INSTITUTO DE ANTROPOLOGIA DE CORDOBA
Unidad Ejecutora - UE
congresos y reuniones científicas
Anthropomorphic pots and ontological uncertainty in first millennium AD northwest Argentina
ALBERTI, BENJAMIN; LAGUENS, ANDRES
Workshop; Department of Anthropology Meeting,; 2013
Department of Anthropology, University of Harvard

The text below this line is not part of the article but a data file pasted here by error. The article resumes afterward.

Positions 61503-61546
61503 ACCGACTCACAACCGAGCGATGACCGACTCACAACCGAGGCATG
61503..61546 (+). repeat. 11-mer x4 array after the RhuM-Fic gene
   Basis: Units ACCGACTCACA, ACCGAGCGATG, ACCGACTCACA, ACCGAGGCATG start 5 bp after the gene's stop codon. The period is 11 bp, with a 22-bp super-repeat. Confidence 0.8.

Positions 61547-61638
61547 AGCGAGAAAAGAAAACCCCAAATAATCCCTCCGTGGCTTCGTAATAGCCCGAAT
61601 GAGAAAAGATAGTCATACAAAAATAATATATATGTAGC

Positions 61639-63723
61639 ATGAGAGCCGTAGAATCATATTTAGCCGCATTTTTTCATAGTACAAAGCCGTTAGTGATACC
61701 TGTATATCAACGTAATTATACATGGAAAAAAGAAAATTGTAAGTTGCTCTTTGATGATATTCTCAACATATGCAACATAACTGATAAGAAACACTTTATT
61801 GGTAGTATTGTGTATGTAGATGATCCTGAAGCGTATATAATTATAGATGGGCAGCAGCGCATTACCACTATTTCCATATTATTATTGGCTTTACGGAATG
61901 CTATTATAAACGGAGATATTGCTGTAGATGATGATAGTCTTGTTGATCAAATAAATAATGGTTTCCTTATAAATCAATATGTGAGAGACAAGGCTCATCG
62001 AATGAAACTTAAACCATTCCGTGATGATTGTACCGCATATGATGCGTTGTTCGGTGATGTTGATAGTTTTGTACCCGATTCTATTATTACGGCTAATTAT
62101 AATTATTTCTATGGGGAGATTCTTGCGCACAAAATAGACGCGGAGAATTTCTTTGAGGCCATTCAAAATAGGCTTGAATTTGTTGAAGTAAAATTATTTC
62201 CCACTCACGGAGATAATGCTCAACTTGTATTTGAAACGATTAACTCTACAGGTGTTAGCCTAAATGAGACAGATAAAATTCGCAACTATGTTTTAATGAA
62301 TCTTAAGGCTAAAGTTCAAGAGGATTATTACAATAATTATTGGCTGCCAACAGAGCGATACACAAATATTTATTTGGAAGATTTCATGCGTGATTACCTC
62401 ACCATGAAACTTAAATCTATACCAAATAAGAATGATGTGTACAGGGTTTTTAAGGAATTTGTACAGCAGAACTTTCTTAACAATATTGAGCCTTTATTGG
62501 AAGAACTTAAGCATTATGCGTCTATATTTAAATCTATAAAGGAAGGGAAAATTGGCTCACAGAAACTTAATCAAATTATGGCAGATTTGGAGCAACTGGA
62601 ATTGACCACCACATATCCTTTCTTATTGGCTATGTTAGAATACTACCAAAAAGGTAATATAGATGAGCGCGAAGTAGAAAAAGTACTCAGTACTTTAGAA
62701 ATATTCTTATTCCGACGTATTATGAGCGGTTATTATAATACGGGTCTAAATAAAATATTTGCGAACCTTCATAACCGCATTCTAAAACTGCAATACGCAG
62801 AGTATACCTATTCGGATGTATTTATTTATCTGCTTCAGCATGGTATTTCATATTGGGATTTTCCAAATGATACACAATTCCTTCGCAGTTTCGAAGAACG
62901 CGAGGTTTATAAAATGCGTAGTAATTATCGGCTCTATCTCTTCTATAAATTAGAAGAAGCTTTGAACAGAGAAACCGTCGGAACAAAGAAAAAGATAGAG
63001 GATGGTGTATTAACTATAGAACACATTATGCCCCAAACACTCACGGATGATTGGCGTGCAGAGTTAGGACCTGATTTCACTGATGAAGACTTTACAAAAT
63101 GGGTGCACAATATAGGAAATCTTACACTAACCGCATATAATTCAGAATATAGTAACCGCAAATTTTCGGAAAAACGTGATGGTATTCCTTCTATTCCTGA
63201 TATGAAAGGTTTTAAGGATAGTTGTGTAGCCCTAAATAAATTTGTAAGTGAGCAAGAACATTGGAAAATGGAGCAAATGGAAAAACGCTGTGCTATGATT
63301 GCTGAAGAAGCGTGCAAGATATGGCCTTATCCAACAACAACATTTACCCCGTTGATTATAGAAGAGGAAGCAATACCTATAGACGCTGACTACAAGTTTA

The central claim of this paper is that anthropomorphism and biomorphism in pottery forms from Andean northwest Argentina were a response to the fear and uncertainty engendered by relations of exchange established between pots, people, and others. The foundational assumption is that pots are fully capable of being subjects. Here we are dealing specifically with anthropomorphic or biomorphic pots--pots that reveal to us a corporeal form. The question what anthropomorphism means in this context turns into the question, why present the body at all? The trajectory of the argument is that 1. subjectivity is not attributed to pots by external forces--such as humans--but is inherent to the local condition of being a pot 2. and that is because subjectivity is a pre-condition for relations of exchange, or knowing 3. trepidation in the face of ambiguous and potentially dangerous relations bred a kind of reticence in the way pots were treated and how bodies were presented.In fact, one conclusion is that the presence of a recognizable human or animal-like body is not a condition for subjectivity at all. Ceramic bodies do not produce ceramic subjects. Rather, partial or incomplete ceramic bodies enabled relations of particular kinds on the basis of a subjectivity already given.